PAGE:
Port Privatisation a Proven Mistake

Published: 17 Feb 2015

Port privatisation will short-change Territorians and result in job losses, according to the Maritime Union of Australia.

MUA Northern Territory Branch Secretary Thomas Mayor urged Adam Giles to reconsider his stance on port privatisation, adding that selling, or leasing profit-making assets was a short-sighted mistake that would cost tax payers well into the future.

Yesterday, Mr Giles made a statement hailing the successes of other formerly owned Government companies.

“Well I’m no expert on Qantas, or Queensland Rail but I do know that the privatisation of Australian ports has been nothing short of scandalous,” Mr Mayor said.

“Port privatisation has resulted in the loss of millions of dollars of public revenue, community interest agreements are in some cases not being adhered to, and port jobs have been lost.

Mr Mayor said that Flinders Ports, which was sold by the state of South Australia on a 99-year lease for $186 million in 2001, last year it had a profit of $25 million and dividends of $22 million, which would pay off the original sale price in less than four years.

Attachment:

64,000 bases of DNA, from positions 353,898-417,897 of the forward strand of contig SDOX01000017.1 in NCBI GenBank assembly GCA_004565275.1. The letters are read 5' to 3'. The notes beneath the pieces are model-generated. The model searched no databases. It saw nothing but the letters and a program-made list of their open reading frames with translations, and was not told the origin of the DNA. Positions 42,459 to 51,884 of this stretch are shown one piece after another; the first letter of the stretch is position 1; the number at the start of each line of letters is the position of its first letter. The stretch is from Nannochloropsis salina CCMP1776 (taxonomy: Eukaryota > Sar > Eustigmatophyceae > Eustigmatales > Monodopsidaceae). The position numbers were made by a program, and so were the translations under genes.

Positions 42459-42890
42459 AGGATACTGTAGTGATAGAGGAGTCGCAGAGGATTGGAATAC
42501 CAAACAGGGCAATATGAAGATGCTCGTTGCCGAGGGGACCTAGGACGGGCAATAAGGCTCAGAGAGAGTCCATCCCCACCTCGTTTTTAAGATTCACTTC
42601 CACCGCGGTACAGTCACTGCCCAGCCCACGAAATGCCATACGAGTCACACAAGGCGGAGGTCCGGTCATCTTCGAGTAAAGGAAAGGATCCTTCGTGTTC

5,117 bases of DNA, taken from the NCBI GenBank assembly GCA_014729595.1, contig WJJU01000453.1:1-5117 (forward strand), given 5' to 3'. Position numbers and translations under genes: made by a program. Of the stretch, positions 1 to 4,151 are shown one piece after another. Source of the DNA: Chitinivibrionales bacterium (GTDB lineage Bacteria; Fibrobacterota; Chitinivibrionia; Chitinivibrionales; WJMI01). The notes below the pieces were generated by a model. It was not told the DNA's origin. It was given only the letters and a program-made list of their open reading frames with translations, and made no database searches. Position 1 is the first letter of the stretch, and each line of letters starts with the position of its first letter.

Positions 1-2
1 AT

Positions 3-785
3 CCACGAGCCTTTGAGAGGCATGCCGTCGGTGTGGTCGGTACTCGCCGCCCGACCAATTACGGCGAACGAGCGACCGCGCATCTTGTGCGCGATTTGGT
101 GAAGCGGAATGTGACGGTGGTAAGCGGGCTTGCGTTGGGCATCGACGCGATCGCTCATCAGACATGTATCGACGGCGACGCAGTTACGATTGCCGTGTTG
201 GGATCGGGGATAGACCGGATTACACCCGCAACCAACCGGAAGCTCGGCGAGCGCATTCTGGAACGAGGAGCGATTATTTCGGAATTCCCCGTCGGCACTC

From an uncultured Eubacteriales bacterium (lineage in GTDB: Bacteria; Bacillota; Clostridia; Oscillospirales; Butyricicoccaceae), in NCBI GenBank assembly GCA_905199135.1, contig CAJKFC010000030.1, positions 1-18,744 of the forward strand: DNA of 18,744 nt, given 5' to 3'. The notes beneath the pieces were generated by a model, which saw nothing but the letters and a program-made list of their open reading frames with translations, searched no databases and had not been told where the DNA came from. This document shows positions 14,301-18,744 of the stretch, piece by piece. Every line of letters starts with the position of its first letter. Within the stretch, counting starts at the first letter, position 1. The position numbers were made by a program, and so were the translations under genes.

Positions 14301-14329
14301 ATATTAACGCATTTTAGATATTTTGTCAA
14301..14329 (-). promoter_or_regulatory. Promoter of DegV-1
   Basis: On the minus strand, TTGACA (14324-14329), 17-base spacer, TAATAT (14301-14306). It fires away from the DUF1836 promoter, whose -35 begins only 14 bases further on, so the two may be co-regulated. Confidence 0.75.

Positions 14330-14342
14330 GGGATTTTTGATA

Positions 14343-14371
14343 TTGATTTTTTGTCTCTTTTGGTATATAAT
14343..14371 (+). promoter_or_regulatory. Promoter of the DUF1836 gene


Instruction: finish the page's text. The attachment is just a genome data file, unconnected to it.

“That’s 94 years whereby the people of South Australia are missing out on millions of dollars,” he said.

“I’d rather that $47 million went into building schools and hospitals in the Territory, rather than into the pockets of some overseas interest.”

The MUA has entered a submission into the Senate Inquiry on Port privatisation which has found beyond revenue and job losses that port fees for both shipping and stevedoring companies have increased significantly.

“It’s not only us opposing port privatisaion, in fact we find ourselves standing in solidarity with our old foes at Patrick,” Mayor joked.

Asciano, Patrick parent company, chief executive John Mullen has been very vocal in raising alarm about the privatisation of ports.

In the Australian Financial Review, Mr Mullen asked in light of the New South Wales ports privatisations what the Government wanted a port to be:

“Is it just something that sells, you get your dollar, and then have the new owners extract the maximum possible rent? Or is it actually a gateway, a facilitator of trade for your state? I mean, you maximise the rent, ultimately the exporter and the importer pays,” Mr Mullen mused in 2013.

Read the MUA's submission here. 


Authorised by P Crumlin, Maritime Union of Australia, Sydney